# How to achieve flat shading with light calculated at centroids?

I'd like to write a GLSL shader program for a per-face shading. My first attempt uses the flat interpolation qualifier with provoking vertices. I use the flat interpolation for both normal and position vertex attributes which gives me the desired old-school effect of solid-painted surfaces.

Although the rendering looks correct, the shader program doesn't actually do the right job:

1. The light calculation is still performed on a per-fragment basis (in the fragment shader),
2. The position vector is taken from the provoking vertex, not the triangle's centroid (right?).

Is it possible to apply the illumination equation once, to the triangle's centroid, and then use the calculated color value for the whole primitive? How to do that?

Use a geometry shader whose input is a triangle and whose output is a triangle. Pass normals and positions to it from the vertex shader, calculate the centroid yourself (by averaging the positions), and do the lighting, passing the output color as an output variable to the fragment shader, which just reads it in and writes it out.

• That's a good idea! But what is the performance impact of introducing the additional shading stage? Theoretically, your approach should be much faster, as it calculates the illumination equation once per primitive. On the other hand, while skimming through related questions and answers, I found that people perceive geometry shading as a very slow technique. Maybe these are just prejudices, but it's always worth to ask. – Krzysztof Abramowicz Nov 29 '13 at 13:53
• Expanding geometry shaders (i.e. ones that output more vertices than they get as input) are pretty slow across the board. Non-expanding geometry shaders (such as the one you'd use for this) are usually at least acceptable in performance, and I think on newer hardware they are pretty good overall. Note that unless your lighting computation is absurdly complicated or you are using extremely underpowered hardware, moving the lighting computation up in the pipeline probably won't save you too much: cost is like to be dominated by the actual launch of pixel shader threads. – MikeMx7f Nov 29 '13 at 15:56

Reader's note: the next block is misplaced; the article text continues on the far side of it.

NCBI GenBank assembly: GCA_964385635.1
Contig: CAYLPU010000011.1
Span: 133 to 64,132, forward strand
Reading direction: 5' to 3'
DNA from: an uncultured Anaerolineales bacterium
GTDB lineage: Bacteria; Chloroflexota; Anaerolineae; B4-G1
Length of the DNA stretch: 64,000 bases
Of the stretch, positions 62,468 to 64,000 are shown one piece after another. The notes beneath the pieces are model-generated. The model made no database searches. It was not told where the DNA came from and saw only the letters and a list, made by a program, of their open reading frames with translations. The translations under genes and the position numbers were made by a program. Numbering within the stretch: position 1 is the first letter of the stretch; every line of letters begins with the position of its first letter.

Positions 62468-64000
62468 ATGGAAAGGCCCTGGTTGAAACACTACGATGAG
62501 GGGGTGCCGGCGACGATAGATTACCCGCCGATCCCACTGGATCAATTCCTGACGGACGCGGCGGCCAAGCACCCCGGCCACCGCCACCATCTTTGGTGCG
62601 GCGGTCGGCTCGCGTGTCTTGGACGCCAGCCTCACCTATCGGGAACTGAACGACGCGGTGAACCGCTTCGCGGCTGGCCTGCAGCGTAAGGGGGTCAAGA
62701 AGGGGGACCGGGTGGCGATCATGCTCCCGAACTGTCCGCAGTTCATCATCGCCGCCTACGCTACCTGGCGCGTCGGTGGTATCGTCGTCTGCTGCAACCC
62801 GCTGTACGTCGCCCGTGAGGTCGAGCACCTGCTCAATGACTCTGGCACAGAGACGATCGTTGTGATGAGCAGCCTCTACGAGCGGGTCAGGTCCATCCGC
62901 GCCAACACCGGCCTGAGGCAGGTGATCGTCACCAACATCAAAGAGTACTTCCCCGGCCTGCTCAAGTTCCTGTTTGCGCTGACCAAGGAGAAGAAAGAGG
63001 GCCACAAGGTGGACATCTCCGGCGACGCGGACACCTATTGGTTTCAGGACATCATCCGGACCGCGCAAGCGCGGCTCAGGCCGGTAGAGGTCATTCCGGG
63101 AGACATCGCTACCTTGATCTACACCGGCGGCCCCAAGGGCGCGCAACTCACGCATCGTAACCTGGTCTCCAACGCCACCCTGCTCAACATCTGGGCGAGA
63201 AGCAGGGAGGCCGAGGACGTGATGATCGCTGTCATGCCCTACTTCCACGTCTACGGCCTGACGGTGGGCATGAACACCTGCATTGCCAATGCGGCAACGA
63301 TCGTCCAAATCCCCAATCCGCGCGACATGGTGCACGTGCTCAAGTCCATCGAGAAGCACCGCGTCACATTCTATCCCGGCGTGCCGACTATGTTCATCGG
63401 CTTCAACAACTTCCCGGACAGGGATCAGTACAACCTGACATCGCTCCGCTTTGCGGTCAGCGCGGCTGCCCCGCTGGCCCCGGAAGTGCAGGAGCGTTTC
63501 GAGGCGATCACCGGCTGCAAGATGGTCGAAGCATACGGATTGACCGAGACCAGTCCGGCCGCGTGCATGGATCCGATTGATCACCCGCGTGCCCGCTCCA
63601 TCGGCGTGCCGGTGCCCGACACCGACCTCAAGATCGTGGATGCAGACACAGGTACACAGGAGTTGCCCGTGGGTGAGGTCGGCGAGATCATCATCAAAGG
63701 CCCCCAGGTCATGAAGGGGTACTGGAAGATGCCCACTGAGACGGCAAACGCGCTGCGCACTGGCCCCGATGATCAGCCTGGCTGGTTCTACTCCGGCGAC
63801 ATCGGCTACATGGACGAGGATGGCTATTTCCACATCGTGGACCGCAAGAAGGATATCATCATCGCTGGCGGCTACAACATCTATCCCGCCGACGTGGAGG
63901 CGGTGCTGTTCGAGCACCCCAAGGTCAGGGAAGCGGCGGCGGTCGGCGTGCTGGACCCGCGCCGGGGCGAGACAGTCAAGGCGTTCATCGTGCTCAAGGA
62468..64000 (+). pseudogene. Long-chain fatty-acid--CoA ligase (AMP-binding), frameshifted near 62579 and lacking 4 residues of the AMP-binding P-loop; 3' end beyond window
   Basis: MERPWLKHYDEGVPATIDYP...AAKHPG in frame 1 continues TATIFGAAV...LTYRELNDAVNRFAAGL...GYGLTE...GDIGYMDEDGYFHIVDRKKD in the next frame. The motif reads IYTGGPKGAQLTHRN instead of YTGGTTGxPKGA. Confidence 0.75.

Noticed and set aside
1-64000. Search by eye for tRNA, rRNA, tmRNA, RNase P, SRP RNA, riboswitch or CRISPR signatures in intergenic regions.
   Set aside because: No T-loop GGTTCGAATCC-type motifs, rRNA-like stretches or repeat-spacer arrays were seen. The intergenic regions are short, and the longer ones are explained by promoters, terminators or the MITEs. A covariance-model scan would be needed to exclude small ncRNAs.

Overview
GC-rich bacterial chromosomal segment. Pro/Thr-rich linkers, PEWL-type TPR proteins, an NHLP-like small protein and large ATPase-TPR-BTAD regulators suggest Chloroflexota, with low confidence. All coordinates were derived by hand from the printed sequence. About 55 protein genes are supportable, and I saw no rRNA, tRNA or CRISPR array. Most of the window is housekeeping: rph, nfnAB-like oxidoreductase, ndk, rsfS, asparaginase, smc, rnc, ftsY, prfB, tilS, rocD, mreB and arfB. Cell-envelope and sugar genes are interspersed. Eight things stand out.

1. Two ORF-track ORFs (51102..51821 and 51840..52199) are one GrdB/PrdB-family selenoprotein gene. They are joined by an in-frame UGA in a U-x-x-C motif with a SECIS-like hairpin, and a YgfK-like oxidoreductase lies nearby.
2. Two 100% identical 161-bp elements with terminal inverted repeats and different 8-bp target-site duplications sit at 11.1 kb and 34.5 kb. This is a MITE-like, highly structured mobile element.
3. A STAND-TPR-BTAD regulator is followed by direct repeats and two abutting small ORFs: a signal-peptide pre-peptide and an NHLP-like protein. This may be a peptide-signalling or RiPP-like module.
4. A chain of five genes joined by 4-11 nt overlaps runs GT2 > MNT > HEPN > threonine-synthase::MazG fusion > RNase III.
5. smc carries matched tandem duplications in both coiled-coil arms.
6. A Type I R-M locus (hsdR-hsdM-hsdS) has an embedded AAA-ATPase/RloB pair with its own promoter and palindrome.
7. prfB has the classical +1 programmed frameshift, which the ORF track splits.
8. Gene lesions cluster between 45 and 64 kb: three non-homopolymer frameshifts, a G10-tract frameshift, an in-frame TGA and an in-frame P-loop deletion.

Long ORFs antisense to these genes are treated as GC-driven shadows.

Another simple approach is to compute the (screenspace) face normal in the fragment shader using the derivative of the screenspace position. It is very simple to implement and even performs well.

I have written an example of it here (requires a WebGL capable browser):

Vertex:

attribute vec3 vertex;

uniform mat4 _mvProj;
uniform mat4 _mv;

varying vec3 fragVertexEc;

void main(void) {
gl_Position = _mvProj * vec4(vertex, 1.0);
fragVertexEc = (_mv * vec4(vertex, 1.0)).xyz;
}

Fragment:

#ifdef GL_ES
precision highp float;
#endif

#extension GL_OES_standard_derivatives : enable

varying vec3 fragVertexEc;

const vec3 lightPosEc = vec3(0,0,10);
const vec3 lightColor = vec3(1.0,1.0,1.0);

void main()
{
vec3 X = dFdx(fragVertexEc);
vec3 Y = dFdy(fragVertexEc);
vec3 normal=normalize(cross(X,Y));

vec3 lightDirection = normalize(lightPosEc - fragVertexEc);

float light = max(0.0, dot(lightDirection, normal));

gl_FragColor = vec4(normal, 1.0);
gl_FragColor = vec4(lightColor * light, 1.0);
}
• Note that in this case the position is calculated per-fragment, not once at the centroid. That means for non-directional lights or shadow-casting lights the lighting won't be the same across the triangle. – MikeMx7f Nov 28 '13 at 16:37
• Thanks for the example! But what is the meaning dFdx and dFdy functions? How should I interpret their output values? According to my initial research, they run "between" four (right?) fragment shader threads and operate on vectors belonging to two different coordinate systems (3D view space and 2D viewport space, right?). But what do they mean? How to "visualize" the concept behind them? – Krzysztof Abramowicz Nov 28 '13 at 16:54
• In this usage you can think of dFdx and dFdy as the slope or the tangent of the current triangle. In more abstract terms dFdx and dYdy tells you what happens to a given variable when you move one pixel horizontally or vertically. Or in more mathematical terms the derivative of a variable in respect the x or y direction. – Mortennobel Nov 29 '13 at 1:34
• As I understand it: dFdx returns the difference quotient of the vertex attribute interpolation function, taken along the X axis of the 2D viewport space, but regarding vectors existing in 3D eye space (e.g., position vector). Or simply: tells in what direction does the attribute change between "me" and "my" next horizontal neighbour (on the screen). Right? – Krzysztof Abramowicz Nov 29 '13 at 15:28
• @KrzysztofAbramowicz: There is no such thing as viewport space. The viewport is used to restrict where images are projected to on the image plane, but the coordinate space is actually window space. – Andon M. Coleman Nov 29 '13 at 17:39